LINCOLN, Neb. -- Forget his starting debut, when freshman quarterback Craig Ochs engineered Colorado's upset at Texas A&M on Oct. 7.
Or the Oct. 28 Oklahoma State game, when he amazed us with his trifecta of rushing, passing and catching for touchdowns.
Down the line, when Colorado is making a legitimate run at returning to dominance, remember Nov. 24, 2000, as the day Craig Ochs grew up as a college quarterback.
Don't forget his dismal start, and that his first pass was intercepted and returned for a touchdown.
Or that, following a recovered muffed punt return at the Nebraska 24-yard line, Ochs, under pressure, threw into a crowd of Husker defenders in the end zone and was intercepted again.
All young quarterbacks do those sort of things, especially at Memorial Stadium here in front of 77,672 hostile Husker faithful.
But not all young quarterbacks bounce back from that kind of adversity the way Ochs did Friday.
Not all young quarterbacks are savvy enough to know when they are, in Ochs' own words, "too wired" before a game.
And not all young quarterbacks have the wherewithal to settle themselves down the way Ochs did.
Once he did, Ochs gave further evidence that the Colorado football future is very bright -- especially with the anticipated return next year of tailback Marcus Houston.
"It was just him getting in rhythm," CU coach Gary Barnett said. "He was wired up all week; he was like that in practice. But we felt he'd settle down, and he did."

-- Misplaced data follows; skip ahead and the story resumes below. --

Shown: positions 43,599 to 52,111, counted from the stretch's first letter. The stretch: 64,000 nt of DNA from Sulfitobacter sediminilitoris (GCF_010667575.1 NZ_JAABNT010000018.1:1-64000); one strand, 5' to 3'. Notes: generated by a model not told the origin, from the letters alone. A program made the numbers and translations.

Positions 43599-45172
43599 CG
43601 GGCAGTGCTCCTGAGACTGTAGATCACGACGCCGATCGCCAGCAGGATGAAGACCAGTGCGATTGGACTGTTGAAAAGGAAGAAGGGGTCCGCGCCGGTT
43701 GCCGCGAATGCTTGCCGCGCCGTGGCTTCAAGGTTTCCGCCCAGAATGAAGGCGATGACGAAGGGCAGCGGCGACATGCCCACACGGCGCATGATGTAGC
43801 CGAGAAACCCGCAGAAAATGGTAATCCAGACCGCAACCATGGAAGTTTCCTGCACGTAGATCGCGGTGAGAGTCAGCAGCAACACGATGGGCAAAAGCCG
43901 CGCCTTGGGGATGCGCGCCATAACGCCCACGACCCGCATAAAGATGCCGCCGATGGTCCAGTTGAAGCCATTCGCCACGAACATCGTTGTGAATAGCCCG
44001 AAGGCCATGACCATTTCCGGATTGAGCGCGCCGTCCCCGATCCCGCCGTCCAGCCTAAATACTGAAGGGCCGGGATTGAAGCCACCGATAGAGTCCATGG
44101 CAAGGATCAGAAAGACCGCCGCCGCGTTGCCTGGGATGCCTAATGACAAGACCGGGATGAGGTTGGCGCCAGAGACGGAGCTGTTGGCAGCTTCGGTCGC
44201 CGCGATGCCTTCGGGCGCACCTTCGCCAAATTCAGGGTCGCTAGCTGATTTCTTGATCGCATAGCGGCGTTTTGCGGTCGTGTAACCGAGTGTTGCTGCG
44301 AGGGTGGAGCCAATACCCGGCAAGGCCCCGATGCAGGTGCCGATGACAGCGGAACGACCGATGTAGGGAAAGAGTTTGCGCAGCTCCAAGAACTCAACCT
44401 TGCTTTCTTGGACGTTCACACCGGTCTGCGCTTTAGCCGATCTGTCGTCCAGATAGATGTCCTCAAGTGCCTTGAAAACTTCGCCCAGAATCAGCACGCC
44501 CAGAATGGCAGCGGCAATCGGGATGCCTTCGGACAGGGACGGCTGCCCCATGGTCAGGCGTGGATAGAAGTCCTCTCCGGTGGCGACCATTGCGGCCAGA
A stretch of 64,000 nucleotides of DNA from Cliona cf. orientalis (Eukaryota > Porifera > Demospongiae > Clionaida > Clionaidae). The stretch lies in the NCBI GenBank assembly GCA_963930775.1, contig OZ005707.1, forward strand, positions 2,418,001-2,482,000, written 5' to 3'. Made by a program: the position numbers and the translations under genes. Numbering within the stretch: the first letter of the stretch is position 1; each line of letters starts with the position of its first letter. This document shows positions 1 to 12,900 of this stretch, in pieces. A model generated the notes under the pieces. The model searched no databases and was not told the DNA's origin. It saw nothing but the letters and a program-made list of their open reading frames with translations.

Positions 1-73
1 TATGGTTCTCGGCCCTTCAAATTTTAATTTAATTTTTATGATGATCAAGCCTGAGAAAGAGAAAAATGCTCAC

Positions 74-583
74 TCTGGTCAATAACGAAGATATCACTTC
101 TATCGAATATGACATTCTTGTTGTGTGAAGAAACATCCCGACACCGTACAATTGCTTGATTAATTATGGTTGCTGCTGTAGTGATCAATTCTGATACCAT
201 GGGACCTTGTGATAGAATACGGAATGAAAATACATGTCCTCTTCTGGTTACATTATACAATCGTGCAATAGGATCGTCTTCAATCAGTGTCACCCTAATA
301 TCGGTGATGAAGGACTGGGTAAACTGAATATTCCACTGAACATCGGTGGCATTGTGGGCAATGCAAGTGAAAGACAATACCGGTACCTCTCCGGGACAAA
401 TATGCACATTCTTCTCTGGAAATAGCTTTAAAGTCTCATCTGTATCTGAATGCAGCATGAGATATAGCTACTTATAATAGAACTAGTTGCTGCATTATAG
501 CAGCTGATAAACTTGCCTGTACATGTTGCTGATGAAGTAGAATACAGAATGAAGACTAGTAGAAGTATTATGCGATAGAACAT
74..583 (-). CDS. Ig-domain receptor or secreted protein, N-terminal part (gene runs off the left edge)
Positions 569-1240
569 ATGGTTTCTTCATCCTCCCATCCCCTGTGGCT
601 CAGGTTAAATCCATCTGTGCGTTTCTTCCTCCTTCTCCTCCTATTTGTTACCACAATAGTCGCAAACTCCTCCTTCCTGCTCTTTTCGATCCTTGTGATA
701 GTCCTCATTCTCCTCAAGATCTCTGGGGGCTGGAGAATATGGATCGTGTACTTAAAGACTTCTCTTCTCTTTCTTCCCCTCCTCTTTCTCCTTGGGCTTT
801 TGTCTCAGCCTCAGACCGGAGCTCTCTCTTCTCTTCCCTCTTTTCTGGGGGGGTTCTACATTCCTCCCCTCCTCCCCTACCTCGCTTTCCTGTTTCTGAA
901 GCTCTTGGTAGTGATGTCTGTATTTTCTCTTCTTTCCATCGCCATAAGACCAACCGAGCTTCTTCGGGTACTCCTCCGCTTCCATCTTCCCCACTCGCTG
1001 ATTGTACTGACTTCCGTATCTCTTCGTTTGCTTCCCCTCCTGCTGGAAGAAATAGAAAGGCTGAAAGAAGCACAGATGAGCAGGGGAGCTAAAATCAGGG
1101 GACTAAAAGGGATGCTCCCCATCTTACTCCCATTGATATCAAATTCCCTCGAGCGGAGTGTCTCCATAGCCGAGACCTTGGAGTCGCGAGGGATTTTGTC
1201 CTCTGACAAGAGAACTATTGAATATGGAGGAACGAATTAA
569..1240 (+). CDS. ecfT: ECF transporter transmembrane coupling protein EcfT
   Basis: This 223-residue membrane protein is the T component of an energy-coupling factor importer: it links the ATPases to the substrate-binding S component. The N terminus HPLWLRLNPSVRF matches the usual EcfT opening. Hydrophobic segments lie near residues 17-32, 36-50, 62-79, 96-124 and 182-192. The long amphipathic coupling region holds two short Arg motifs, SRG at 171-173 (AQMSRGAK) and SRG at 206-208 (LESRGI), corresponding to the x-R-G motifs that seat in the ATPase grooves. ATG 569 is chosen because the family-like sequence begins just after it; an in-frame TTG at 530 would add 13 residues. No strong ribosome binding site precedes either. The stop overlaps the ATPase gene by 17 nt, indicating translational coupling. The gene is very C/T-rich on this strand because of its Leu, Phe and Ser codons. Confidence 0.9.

"It's been a long two weeks," Ochs, the hometown Fairview product, said of the time leading up to the game he'd been dying to play in as long as he can remember.
Ochs completed just one of his first six passes for two yards, and his first one was intercepted and returned for a touchdown, putting Colorado in a 7-0 hole.
"That first throw was a terrible decision on my part," Ochs admitted. "It took me about a quarter to calm down. It was a matter of taking a deep breath and realizing I wasn't helping the team by being so wired.
"The guys were great, they just kept telling me to relax. I finally was able to get in the groove that second quarter."
He was 24-of-35 for 252 yards the final three quarters, and displayed remarkable poise in leading Colorado to three touchdowns and a missed field goal in its last four possessions.
Ochs was benefited Friday by the running of Cortlen Johnson, who gained 155 yards on 26 carries. That spread out a Nebraska defense whose weakness is the secondary.
"I felt I had a good second half, but that was just a reflection of the offense," Ochs said after CU gained 451 yards, 197 of those rushing.
Truth is, this isn't a typical Nebraska "Blackshirt" defense that Colorado had become accustomed to seeing with Charlie McBride pulling the strings.
Nebraska got some pressure on Ochs. The Huskers forced him into another bad decision by pressuring him on his second other interception, but they only sacked him once.
But playing Nebraska at Memorial Stadium is not an easy assignment for a senior quarterback, much less a true freshman making his seventh start.
"I think he's a very poised young quarterback," said Husker coach Frank Solich. "He finds ways to elude people and get the ball to where he needs to get it. He threw well and he ran well when he needed to.
"I think he's a very smart quarterback with excellent talent."